The Sixers also acquired James Ennis from the Houston Rockets for the right to swap second-round picks in the 2021 draft. And they traded Markelle Fultz to the Orlando Magic for Jonathon Simmons, a 2019 second-round pick, and a 2020, top-20-protected first-rounder.

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Marjanovic, Scott, Ennis, and Simmons will provide much-needed depth on the bench.

Meanwhile, the Sixers believe Harris complements and strengthens the core group they already had in center Joel Embiid, point guard Ben Simmons, and small forward Jimmy Butler. Embiid cheap nba jerseys china
was voted an All-Star starter for the second consecutive season, Simmons was named an All-Star reserve this season, and Butler is a four-time All-Star.

With the additions, Brand was asked how disappointed he would be if the Sixers didn’t get to the NBA Finals.

“Our goal is to get to the Finals,” Brand said. “You have to get to the Eastern Conference Finals before you get to the Finals. But yeah, absolutely, I’d be disappointed.”

The Sixers (34-20) are a half-game behind the Boston Celtics for fourth place in the conference standings. The Milwaukee Bucks (40-13), Toronto Raptors (40-16), and Indiana Pacers (36-19) are the top three teams.

As exciting as the Sixers have been this season, they weren’t quite built to reach the conference finals. But after the trade, they’re on the same level as Celtics, the Raptors and the Bucks, who had the best odds to get there.

Can the Rockets Repeat Game Four?

he Rockets started off game four against the Golden State Warriors down 12–0. Late in the third quarter, when it seemed that he couldn’t miss a three if he tried, Steph Curry busted out his trademark shimmy. Golden State outscored Houston by 17 points in that quarter; since Steve Kerr took over as head coach in 2014, the Warriors have been 51–0 when outscoring their opponents by 15 or more in the third quarter. They hadn’t lost a playoff game in Oakland in two years.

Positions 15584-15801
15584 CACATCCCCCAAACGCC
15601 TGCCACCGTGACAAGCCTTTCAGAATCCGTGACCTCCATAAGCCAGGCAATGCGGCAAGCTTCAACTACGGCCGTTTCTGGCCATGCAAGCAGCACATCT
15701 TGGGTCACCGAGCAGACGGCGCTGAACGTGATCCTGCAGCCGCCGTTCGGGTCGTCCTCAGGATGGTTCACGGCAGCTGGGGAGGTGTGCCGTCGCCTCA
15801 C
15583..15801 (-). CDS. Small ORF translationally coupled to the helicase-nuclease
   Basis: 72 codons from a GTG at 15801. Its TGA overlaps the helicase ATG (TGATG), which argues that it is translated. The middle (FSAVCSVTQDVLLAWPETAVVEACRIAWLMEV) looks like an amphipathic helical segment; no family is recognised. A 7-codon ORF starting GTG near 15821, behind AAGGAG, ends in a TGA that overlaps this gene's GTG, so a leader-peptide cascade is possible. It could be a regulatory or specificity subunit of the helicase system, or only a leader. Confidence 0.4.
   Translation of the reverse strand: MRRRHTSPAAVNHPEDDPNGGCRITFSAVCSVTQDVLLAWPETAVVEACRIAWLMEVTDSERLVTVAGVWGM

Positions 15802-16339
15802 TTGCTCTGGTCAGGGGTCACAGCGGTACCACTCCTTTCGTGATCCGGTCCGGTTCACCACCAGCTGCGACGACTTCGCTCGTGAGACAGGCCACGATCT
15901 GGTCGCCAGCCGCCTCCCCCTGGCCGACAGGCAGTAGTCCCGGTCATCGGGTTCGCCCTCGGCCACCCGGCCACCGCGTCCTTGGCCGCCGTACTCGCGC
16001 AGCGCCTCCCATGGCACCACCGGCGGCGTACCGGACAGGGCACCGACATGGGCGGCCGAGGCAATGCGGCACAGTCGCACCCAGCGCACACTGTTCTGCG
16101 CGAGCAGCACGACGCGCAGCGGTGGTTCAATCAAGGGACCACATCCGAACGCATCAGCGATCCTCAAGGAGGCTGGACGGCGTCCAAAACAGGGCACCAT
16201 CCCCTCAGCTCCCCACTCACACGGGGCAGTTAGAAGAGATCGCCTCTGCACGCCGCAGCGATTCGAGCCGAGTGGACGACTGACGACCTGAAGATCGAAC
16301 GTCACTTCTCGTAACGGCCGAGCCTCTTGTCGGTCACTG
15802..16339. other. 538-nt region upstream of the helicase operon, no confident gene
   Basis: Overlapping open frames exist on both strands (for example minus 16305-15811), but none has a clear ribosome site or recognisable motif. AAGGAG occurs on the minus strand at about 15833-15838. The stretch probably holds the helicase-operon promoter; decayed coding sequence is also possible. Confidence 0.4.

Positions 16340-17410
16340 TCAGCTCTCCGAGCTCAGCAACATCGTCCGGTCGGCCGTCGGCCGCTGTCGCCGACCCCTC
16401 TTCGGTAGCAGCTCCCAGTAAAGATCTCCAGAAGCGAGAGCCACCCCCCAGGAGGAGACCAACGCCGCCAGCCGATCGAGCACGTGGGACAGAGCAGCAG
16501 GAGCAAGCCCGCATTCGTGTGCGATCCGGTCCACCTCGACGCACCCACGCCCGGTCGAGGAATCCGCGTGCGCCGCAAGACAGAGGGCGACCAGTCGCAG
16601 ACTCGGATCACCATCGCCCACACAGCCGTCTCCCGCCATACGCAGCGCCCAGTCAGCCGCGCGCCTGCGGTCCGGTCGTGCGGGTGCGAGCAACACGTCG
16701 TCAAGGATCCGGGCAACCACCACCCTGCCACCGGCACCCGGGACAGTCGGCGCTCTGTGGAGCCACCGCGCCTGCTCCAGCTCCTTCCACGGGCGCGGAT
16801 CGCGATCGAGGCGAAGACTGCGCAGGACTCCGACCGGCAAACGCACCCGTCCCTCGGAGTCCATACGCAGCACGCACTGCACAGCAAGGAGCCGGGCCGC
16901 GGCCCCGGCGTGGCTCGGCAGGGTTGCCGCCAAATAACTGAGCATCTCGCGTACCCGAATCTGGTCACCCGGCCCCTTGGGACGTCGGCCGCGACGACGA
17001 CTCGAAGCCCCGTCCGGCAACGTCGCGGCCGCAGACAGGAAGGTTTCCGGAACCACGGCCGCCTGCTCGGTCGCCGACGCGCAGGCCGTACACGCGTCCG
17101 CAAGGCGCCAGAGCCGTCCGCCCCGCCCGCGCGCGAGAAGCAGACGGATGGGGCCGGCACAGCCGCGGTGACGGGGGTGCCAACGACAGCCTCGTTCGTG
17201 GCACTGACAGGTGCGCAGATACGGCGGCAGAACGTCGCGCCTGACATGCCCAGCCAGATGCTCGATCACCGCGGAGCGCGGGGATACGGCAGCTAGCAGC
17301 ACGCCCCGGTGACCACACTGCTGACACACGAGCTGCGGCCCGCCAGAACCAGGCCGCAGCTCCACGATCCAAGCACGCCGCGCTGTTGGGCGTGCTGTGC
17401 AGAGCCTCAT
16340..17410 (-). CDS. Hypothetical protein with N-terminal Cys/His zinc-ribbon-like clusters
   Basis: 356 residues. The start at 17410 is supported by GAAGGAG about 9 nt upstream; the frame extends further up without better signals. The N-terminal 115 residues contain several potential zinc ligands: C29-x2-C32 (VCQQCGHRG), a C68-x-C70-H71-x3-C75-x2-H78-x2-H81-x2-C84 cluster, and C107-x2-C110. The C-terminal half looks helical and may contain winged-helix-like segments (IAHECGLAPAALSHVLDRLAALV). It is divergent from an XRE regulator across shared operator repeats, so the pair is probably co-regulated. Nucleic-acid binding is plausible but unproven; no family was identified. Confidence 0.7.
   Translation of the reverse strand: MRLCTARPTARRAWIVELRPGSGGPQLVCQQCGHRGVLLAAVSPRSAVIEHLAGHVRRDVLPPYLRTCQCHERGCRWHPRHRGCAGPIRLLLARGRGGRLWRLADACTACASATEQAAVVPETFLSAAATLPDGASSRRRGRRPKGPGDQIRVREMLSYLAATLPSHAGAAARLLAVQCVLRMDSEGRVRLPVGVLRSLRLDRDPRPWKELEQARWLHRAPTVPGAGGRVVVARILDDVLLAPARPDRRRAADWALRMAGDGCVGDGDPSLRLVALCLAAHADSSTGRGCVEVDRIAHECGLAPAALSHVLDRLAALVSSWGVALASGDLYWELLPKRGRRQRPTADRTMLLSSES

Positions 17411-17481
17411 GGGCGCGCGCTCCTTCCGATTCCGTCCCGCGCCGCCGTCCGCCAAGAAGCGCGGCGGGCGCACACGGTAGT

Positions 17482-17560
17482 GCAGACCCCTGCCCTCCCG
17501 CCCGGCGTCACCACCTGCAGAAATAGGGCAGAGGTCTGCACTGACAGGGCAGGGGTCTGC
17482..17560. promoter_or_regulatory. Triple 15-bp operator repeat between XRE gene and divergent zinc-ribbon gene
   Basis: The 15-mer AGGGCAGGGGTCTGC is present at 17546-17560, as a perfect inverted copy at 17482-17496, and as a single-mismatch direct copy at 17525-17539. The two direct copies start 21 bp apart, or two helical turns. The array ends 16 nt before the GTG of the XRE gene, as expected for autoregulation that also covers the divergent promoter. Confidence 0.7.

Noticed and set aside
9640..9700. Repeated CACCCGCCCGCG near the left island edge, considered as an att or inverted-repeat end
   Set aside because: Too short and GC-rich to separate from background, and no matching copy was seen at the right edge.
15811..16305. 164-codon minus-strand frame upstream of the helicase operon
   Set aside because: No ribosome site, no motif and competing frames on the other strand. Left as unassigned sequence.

What followed was one of the best quarters of basketball the Rockets have played all year and the worst one we’ve seen from the Warriors in recent memory (they sunk only 17 percent of shots, scoring 12). That’s what it took for the Rockets to pull themselves off the mat and avoid the knockout, winning the game 95-92. The performance has been described as “gutsy,” and it certainly was. In order to pull it off, it took everything the Rockets had left in the tank, because that’s what it takes to topple the Warriors. The problem is, they might not have anything left for game five.

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Houston only had seven players see the floor Tuesday night, and one of those, Gerald Green, played for only twelve minutes. The other six played nearly the entire game, cheap nba jerseys from china
with four players totaling over forty minutes. Just Draymond Green and Kevin Durant played more than forty minutes for Golden State, which had nine players that saw significant action.

Teams have to shorten the bench during the playoffs, but the Rockets took it to the extreme. Not only did they play their stars significant minutes, but they were taxing minutes too. Mike D’Antoni praised the team’s defensive effort (even James Harden was playing defense!) for wearing down the Warriors, but lockdown defense tires the defender just as much as it does the person being guarded. There’s a reason LeBron James reportedly picks his spots to rest throughout playoff games. Most of the time he’ll take breathers on defense.

On top of that, Chris Paul—in his thirteenth season—has already been dealing with a nagging foot injury throughout the playoffs. Without Paul playing like he did in game four, it’s almost impossible to imagine the Rockets standing much chance against Curry, Durant, and the rest of the Warriors. Harden can’t do everything on his own.

Why the Rockets’ Failure to Launch Won’t Lead to a Course Correction

ast season, James Harden summed up the Rockets’ playing style simply: “We’re going to get shots,” he said. “We’re going to play our game no matter who we play.”

Monday night, the Rockets got their shots. They played their game. And it cost them a trip to the NBA finals when the Golden State Warriors bested them 101–92.

The stat plaguing Houston after the game seven loss is 0 for 27. That’s the number of three-pointers the Rockets missed in a row, including an 0–14 three-point shooting performance in the third quarter that erased their eleven-point halftime lead. They went 7–44 in total from beyond the arc (making only one the entire second half), easily their worst shooting performance of the season. Before game seven’s 15.9 percent effort, the Rockets hadn’t shot worse than 20 percent on threes all season.